My push-back was about wanting to hang onto the nice, wise, “noble savage” image that I’d inadvertently embraced. I wanted Indians to be the moral guides, the ones who somehow stay clean and untouched by modern environmental sins. It’s easier that way — Westerners are the bad guys; Indians are the good guys; bada-bing, bada-boom. But you know what? They’re people too! In fact, they’re a LOT of peoples. Some of those peoples (like the Maya) overextended — they tried to live beyond what their land could sustain and it set the stage for political upheaval that probably led to their demise. Some peoples cut down trees to create farms. Some of them maintained forests but encouraged food-bearing trees to grow in greater abundance than the other trees. All of them ate food (plants and animals) and left traces of their existence and affected the land they lived on. The point is that everyone tried to interact with their land in a way that meant survival, and the ones that were most successful for the longest time, it seems, were the ones who also did it with respect, and with a thought to the sustainability of their relationship with their “large gardens”. 

There’s a concept that I’ve heard from multiple Lakota friends I’ve talked to — though I believe it originates with the Haudenosaunee (Iroquois) — called the “seventh generation.” Basically the idea is that all decisions should be made thinking about the impact of those decisions seven generations from now. To me, this concept sums up how many Indian cultures think about humanity’s relationship with the land. Is it wrong to live in a way that leaves traces on the land? Certainly not! To the contrary, all relationships leave marks on all the participants. However, I think it’s quite possible — even advisable — for humans to relate to and manage the land in a good way that leads to good outcomes for both the land and our descendants in seven generations.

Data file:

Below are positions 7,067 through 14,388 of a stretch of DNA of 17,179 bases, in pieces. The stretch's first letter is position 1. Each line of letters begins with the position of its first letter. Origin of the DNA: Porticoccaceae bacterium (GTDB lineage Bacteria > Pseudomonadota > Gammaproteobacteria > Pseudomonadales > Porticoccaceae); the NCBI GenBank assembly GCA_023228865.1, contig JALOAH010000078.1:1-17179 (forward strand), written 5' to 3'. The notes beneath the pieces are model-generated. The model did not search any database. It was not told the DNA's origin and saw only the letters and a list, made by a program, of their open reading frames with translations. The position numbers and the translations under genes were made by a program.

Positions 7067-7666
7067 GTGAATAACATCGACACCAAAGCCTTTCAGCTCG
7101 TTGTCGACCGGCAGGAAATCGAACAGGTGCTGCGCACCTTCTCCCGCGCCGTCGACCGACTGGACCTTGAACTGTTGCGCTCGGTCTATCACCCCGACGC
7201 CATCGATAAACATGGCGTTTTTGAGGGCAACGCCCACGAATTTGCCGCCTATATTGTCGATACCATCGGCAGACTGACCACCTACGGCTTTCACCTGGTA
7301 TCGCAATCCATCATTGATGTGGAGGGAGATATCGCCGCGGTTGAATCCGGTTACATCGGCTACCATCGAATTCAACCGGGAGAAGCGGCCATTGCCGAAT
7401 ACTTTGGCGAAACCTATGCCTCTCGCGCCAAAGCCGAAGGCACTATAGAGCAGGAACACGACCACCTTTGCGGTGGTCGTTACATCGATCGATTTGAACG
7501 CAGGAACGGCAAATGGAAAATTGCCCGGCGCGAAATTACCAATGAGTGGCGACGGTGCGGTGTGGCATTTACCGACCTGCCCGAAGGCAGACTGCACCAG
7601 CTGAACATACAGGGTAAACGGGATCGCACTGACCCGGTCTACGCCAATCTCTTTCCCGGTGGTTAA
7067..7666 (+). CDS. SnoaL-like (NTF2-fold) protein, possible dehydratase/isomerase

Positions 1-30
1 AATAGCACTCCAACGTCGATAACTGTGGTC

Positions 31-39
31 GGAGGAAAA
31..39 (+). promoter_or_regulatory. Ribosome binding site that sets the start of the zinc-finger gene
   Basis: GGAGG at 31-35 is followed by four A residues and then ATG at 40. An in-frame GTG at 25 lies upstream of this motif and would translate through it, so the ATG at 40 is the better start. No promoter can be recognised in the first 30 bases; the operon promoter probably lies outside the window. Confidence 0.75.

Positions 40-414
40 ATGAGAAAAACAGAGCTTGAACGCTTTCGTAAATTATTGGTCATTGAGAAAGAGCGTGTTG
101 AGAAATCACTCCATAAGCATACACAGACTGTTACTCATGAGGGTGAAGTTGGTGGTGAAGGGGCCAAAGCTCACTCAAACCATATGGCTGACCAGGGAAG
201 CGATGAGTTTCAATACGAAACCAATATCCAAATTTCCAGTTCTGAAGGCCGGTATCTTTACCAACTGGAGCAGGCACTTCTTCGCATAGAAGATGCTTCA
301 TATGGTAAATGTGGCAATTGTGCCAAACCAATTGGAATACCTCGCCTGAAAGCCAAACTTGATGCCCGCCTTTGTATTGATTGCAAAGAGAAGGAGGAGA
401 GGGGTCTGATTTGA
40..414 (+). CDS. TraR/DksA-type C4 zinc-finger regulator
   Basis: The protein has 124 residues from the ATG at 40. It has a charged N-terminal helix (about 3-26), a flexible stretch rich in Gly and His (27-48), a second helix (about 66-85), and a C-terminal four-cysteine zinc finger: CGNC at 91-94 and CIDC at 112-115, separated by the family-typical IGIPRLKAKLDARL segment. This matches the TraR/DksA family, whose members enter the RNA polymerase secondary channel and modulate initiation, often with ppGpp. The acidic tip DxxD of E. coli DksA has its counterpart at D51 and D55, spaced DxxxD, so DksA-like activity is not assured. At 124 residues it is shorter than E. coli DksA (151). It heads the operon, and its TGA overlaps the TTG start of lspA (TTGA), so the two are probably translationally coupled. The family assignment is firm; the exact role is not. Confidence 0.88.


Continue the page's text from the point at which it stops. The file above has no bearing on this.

Conclusion

Native peoples still have an authoritative voice as stewards of this land for thousands and thousands of years. They can make mistakes — they’re not perfect either, and they’re not required to be animalistic nature-sprites — they’re human, like the rest of us. But to me, that makes the goal of balance and cooperation with the rest of nature seem all the more attainable and worth pursuing. You don’t have to be a “noble savage” to be an environmentalist — you just have to want your children for the next seven generations to have food to eat and a beautiful place to live. And while the rest of us immigrants have come to live here through violence, we still can share in the responsibility of, as Charles Mann says, “creating the world’s largest gardens” for our children.

Next up: a book that Charles Mann references in 1491 – William Cronon’s  Changes in the Land. Hopefully it won’t take me three months this time! =)

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Posted in Imperial Geography, What to Read Wednesdays

In which I learn 3 mind-boggling geographical ideas

You know how sometimes you discover AFTER graduation what you really wish you had taken more classes in? For me, it’s geography. I never took a single geography class while I was in college. And since I’m about to dive into an extended reading project focused on geography, I thought I’d better start with an introduction. So… I bought a (used, older version) textbook and read it… cover to cover… for fun.

Yes, ladies and gentlemen, you can tell someone is a serious geek when they do homework in their spare time. (Fun fact: Before I learned to read and write I would color with markers on paper and turn it in to my teacher mother as my “homework”. True story.)